In an ideal world we wouldn’t have to worry about chemicals in our fruits and vegetables. We would all be producing our own food or organic food would be priced cheaper or a chemical-free way to keep produce fresh would be discovered. But in a not so ideal world, food-grade waxes and harsh pesticides coat the majority of produce people purchase everyday. A quick rinse in water won’t get rid of the waxy coating or the pesticides. If pesticides were water soluble, farmers would have to apply them after every single rain or dewy morning, a very expensive and labor intensive job.
Toxic Chemicals Found in Everyday Produce
Pesticides and other poisonous chemicals used in growing produce could be putting young children at risk of developing cancer in later life, say scientists. Pre-school children are in particular danger of exposure to the dangerous compounds like arsenic, lead and mercury, pesticides chlorpyrifos, permethrin and endosulfan, persistent organic pollutants dioxin, DDT, dieldrin and chlordane and the food processing byproduct acrylamide, which a U.S. study found exceeding safety consumption benchmarks.
Among the many negative effects of
Natural Food Cleansers for Fruits and Vegetables
When you are forced to buy produce that you can’t specifically label as toxic-free, what options are we left with to safeguard our family’s health from these deadly poisons?
Well even though man has corrupted nature for his own gains, Mother nature still provides solutions to help him recover from his mistakes. Here are some natural food cleansers to wash your daily food before it can enter your system and create havoc:
. Vinegar water mixture: Take 1 cup of water with 1/2 cup of white distilled vinegar. Mix them together in a bowl and submerge the fruit or vegetables. Soak and scrub for at least thirty seconds. Finish it off by washing them with tap water for 10-15 seconds.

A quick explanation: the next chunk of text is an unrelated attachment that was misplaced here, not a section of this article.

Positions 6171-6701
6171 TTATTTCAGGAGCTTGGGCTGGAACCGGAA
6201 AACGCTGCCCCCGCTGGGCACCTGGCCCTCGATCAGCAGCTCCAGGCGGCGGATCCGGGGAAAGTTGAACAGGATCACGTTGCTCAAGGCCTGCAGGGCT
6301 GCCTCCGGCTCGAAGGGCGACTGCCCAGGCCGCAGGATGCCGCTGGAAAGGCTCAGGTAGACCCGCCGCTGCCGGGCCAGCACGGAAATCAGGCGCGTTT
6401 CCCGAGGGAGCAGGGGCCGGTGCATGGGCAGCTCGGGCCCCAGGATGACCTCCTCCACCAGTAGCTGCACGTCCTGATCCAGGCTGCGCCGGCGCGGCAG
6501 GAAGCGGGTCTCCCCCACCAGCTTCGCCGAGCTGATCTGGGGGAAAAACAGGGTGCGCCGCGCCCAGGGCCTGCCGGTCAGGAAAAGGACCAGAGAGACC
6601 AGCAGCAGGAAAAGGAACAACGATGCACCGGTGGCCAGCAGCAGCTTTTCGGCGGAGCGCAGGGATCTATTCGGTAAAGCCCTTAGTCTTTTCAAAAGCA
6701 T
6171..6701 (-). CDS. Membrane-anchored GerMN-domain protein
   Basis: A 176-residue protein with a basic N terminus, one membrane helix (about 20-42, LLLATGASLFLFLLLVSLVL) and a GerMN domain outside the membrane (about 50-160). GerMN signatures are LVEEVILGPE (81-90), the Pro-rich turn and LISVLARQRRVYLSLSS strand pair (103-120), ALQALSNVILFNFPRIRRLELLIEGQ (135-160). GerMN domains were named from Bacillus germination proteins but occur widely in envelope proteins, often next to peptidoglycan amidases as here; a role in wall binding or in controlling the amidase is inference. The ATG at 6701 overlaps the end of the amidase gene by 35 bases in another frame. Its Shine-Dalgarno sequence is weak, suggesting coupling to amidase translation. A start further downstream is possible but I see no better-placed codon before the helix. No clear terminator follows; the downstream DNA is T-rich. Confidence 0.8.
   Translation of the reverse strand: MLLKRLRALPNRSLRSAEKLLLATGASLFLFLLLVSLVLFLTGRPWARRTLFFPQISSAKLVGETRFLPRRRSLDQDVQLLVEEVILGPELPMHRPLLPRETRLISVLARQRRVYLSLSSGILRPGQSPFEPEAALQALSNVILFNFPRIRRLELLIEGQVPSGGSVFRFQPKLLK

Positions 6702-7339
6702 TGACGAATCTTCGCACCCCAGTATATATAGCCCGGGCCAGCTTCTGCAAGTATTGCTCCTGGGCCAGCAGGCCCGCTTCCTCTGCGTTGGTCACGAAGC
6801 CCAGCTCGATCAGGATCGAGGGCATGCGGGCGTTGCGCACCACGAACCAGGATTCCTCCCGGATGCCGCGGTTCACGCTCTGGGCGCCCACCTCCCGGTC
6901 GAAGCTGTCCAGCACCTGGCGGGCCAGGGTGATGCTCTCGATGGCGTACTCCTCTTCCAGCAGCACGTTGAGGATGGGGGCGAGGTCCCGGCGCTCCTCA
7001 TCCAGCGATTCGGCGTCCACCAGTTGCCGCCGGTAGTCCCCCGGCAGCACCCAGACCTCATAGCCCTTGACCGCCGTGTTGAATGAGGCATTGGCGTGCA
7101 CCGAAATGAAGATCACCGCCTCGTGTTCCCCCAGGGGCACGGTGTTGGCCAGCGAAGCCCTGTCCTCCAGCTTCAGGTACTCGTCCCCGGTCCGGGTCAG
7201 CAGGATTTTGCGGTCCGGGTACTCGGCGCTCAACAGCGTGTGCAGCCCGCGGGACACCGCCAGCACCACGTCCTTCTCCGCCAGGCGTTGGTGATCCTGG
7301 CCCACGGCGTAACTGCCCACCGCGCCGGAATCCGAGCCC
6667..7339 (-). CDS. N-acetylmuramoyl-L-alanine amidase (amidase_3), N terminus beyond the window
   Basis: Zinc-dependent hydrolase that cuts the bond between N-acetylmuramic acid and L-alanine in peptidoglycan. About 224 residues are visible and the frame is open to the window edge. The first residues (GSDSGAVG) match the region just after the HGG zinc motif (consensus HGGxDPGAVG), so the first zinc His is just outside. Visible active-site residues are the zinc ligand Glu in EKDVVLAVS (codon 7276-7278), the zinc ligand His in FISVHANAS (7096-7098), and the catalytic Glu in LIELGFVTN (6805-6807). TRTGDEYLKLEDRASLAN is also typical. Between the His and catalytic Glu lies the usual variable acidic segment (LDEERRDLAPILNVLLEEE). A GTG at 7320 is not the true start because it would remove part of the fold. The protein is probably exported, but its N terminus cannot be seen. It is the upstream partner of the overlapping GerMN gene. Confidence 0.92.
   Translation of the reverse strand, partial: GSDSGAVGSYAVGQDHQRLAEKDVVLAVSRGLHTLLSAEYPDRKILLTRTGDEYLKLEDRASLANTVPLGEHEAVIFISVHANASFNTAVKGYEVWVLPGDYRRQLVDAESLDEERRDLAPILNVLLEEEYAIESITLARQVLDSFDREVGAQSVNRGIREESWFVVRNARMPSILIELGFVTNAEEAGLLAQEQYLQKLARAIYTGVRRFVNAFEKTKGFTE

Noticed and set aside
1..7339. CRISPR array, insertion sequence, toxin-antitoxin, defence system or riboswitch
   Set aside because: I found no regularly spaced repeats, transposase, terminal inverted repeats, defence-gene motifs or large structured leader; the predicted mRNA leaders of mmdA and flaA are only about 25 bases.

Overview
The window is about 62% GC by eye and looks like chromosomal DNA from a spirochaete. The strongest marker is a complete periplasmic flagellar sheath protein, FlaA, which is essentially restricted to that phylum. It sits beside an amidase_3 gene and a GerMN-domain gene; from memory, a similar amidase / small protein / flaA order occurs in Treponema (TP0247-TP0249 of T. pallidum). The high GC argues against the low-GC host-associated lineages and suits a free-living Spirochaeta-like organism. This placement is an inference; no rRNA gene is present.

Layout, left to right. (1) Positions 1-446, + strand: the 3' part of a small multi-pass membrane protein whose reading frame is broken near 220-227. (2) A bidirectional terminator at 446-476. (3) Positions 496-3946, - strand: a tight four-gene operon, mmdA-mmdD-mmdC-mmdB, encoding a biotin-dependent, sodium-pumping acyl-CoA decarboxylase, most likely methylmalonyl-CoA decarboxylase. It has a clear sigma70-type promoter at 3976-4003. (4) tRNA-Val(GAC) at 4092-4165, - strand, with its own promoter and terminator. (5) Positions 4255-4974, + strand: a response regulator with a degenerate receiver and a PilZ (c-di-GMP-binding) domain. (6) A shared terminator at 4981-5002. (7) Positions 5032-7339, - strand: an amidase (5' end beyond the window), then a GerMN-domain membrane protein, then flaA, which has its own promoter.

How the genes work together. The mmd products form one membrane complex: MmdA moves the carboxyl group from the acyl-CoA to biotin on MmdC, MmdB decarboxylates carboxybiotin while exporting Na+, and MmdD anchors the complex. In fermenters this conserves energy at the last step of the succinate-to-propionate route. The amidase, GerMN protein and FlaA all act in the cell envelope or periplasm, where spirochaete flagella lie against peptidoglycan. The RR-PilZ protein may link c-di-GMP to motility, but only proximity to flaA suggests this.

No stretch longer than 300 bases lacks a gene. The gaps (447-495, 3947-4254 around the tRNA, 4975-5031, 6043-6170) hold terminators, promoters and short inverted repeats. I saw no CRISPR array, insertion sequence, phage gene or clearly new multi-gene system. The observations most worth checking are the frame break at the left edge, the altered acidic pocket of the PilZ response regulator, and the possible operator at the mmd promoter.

. Lemon-Vinegar wash: Mix 1 tablespoon of lemon juice with 2 tablespoons of white vinegar (distilled works well) in a cup (250ml) water. You can use this as a spray or a wash.
. For waxy fruits or vegetables: Mix a cup (250ml) water, half a cup (115ml) vinegar, 1 tablespoon baking soda and a dash of grapefruit seed extract. Spray this on the produce, leave for an hour before rinsing and eating.
. Activated charcoal: Alternatively you can also use activated charcoal, lemon juice, bicarbonate of soda and food grade hydrogen peroxide to your water and wash produce in this solution.
These natural cleansers will remove the artificial high-gloss shine and replace it with a healthy glow. Be warned that once you remove all the chemical junk,
Ways to clean your food:
. Use a bristle brush to scrub and wash produce.
. Brush the nooks and crannies of fruits like strawberries as they may contain bugs and pesticides.
. Cross-contamination from knife to the cutting board and into the flesh of the fruit is very probable; hence wash fruits like mango and cantaloupe even though you are not eating their skins.
The Dirty Dozen
The “Dirty Dozen” is a group of foods classified by the Environmental Working Group as those having the highest pesticide exposure. You must buy organic types as much as possible. However, if conventionally grown is your only choice, make sure you are thoroughly washing the produce with one of the natural produce washes listed above.
- Cherry tomatoes
- Hot peppers
- Nectarines (imported)
- Sweet bell peppers
- Kale/collard greens
- Summer squash
The Clean Fifteen
The “Clean Fifteen” are foods that
- Sweet Corn
- Sweet Peas
- Sweet Potatoes
Stay One step ahead:
Things change rapidly in the agricultural world. What worked for producers of one vegetable last year may not work this year, or the popularity of certain pesticides may diminish. Due to this, knowledge about heavily contaminated crops should be open. Staying abreast of what’s being used on your produce will help you make the better decisions while purchasing fruits and vegetables for your family. It’s always better to buy produce from your local farmer than buying produce that has traveled miles in a carton.